In 1998, the Arts Club took over operations at the 650-seat Stanley Theatre (renamed the Stanley Industrial Alliance Stage in 2005), a former movie theater, located on Granville Street, a high traffic area of Vancouver. Now considered the company's main venue, it allowed the Arts Club to produce larger musicals like Mary Poppins, Beauty and the Beast and Billy Elliot. The purchase and renovation of the new theatre cost nearly $9 million, almost three times the company's annual operating budget at the time. However, in the first season at the Stanley, the company's revenues nearly doubled, taking in more than the rival Vancouver Playhouse for the first time. The following year, company revenue went over $8 million and has not dropped below that point since.[6]

In 2015, the Arts Club closed the Revue Stage and moved all programming to the 250-seat Goldcorp Stage at the BMO Theatre Centre in Olympic Village. A shared space with Bard on the Beach, the BMO Theatre Centre has four large rehearsal studios, wardrobe facilities for both companies, offices, and a state-of-the-art studio theatre space.[7]

By 2016, largely due to Millerd's leadership, the company was producing up to 18 productions per year, had an annual budget of over $16 million, and an audience of over 255,000 patrons per year.[8]


Artistic Directors[edit]

  • Yvonne Firkins (1964–1966)
  • Bill Millerd (1972–2018)

Since 1972, Bill Millerd is the Artistic Managing Director and, as of 2017, is the longest serving artistic director of a theatre company in Canada.[6] During his time with the company, Millerd has expanded its operations to include year-round programming and regional and national tours. Millerd oversaw the construction of the Granville Island Stage, the Revue Stage, the reopening of the historic Stanley Theatre, and the BMO Theatre Centre. During his tenure, over 600 plays were produced, over 100 of which Millerd has directed himself. Millerd is a Governor of the National Theatre School of Canada, has received both a Jessie Richardson Theatre Award for Career Achievement and the Mayor’s Arts Award, and is a member of the Order of Canada. He has been awarded an Alumni Award of Distinction and an honorary Doctor of Letters degree from UBC, and was presented with a Lifetime Achievement Award from Tourism Vancouver.[5] On February 20, 2017, Millerd announced his plans to retire at the end of the 2017/2018 season.[1]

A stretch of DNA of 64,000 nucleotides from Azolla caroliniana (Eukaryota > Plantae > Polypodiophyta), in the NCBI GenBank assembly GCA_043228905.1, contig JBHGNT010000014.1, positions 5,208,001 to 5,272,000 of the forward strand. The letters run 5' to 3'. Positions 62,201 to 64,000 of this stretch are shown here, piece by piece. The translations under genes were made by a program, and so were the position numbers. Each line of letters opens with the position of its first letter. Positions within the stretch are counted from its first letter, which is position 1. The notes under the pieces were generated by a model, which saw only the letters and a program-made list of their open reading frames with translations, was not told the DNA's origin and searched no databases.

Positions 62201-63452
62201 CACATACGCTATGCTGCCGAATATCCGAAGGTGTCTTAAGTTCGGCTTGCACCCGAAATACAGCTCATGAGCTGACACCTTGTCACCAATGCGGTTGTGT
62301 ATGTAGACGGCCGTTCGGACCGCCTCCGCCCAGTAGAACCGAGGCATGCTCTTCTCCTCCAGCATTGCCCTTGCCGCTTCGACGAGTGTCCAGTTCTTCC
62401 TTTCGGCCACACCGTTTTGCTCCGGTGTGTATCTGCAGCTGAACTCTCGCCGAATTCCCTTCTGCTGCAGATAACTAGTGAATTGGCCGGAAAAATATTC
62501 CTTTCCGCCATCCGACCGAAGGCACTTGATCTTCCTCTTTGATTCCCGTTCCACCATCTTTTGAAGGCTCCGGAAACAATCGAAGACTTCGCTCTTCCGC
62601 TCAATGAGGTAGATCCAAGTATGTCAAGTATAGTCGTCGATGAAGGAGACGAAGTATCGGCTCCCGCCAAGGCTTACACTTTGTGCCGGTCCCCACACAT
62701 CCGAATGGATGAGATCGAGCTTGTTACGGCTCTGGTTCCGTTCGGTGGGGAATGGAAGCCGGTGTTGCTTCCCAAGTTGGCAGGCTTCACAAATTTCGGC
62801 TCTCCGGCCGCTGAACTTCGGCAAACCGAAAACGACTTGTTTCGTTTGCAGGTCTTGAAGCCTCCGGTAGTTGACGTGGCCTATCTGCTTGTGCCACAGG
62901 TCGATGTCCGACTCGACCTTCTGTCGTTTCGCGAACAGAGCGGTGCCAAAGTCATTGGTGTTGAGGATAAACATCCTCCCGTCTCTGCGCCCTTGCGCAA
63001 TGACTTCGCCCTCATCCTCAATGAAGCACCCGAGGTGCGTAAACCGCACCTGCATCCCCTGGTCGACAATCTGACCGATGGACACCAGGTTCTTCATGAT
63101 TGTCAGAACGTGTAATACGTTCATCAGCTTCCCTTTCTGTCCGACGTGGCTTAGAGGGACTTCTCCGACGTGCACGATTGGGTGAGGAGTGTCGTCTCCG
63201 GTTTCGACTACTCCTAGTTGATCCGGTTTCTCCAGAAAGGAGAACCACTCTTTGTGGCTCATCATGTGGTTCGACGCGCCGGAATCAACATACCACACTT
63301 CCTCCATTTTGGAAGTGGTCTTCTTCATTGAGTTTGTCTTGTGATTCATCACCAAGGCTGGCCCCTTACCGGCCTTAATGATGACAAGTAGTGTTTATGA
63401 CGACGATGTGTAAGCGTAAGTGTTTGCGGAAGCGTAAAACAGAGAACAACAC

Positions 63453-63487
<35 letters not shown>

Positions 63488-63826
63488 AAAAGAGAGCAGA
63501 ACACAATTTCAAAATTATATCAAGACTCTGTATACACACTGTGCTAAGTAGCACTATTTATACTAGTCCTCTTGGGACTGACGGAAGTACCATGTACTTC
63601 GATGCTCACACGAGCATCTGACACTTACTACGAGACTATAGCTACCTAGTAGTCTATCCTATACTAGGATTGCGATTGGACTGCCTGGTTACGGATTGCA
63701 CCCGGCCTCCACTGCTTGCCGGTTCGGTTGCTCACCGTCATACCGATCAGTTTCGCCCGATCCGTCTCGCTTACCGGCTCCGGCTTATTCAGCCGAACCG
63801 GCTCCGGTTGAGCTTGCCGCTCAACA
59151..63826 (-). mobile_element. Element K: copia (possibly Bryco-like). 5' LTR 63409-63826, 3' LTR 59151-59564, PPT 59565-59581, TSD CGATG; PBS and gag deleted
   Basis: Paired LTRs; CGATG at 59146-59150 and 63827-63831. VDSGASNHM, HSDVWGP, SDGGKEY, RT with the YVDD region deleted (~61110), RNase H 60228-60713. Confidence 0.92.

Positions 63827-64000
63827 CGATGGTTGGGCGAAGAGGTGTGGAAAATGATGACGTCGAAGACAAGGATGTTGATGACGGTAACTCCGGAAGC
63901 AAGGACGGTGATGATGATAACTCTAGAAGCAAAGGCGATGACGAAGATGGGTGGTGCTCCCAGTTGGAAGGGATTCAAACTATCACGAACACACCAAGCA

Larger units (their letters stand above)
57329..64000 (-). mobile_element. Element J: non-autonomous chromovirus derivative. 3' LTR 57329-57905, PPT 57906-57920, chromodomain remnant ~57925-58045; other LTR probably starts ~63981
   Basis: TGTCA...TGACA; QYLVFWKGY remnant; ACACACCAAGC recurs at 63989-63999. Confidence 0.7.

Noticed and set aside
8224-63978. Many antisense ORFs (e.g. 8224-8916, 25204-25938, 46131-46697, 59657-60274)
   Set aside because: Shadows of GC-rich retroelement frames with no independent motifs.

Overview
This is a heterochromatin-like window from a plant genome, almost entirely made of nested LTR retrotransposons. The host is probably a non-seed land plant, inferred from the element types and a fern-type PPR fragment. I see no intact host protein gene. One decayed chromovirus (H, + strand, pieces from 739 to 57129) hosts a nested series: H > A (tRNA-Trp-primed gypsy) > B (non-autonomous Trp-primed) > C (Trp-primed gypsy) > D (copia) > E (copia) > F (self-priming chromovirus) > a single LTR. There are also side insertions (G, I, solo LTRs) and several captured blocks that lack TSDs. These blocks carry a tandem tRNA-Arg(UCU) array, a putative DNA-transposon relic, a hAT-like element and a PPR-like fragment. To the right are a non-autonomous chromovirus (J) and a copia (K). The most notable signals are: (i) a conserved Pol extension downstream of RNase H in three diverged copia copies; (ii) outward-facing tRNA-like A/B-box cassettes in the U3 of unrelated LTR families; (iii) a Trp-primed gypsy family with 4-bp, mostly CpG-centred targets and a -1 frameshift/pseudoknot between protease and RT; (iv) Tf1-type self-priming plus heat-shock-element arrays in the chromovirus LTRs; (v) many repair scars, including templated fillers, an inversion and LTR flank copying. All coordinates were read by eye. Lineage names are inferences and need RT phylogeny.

Executive Directors[edit]

  • Howard Jang (2000–2014)
  • Peter Cathie White (2014– )

Notable productions[edit]



  • Tom Foolery by Tom Lehrer, directed by Geoff Ferris, at the Granville Island Stage (1981).
  • Talking Dirty by Sherman Snukal, the first premiere of a new Canadian play, at the Seymour Street Theatre (1981).
  • A Musical Evening with Ruth Nichol and Leon Bibb, first production at the Revue Stage (1983).
  • Ain't Misbehavin' by Murray Horwitz and Richard Maltby, Jr., ran for two years at the Revue Stage (1984–85).
  • It's Snowing on Saltspring by Nicola Cavendish, premiere, remounted numerous times, at the Seymour Street Theatre (1985).
  • 7 Stories by Morris Panych, world premiere, directed by Panych, at the Granville Island Stage (1989).
  • A Closer Walk with Patsy Cline by Dean Regan, world premiere, at the Revue Stage (1991).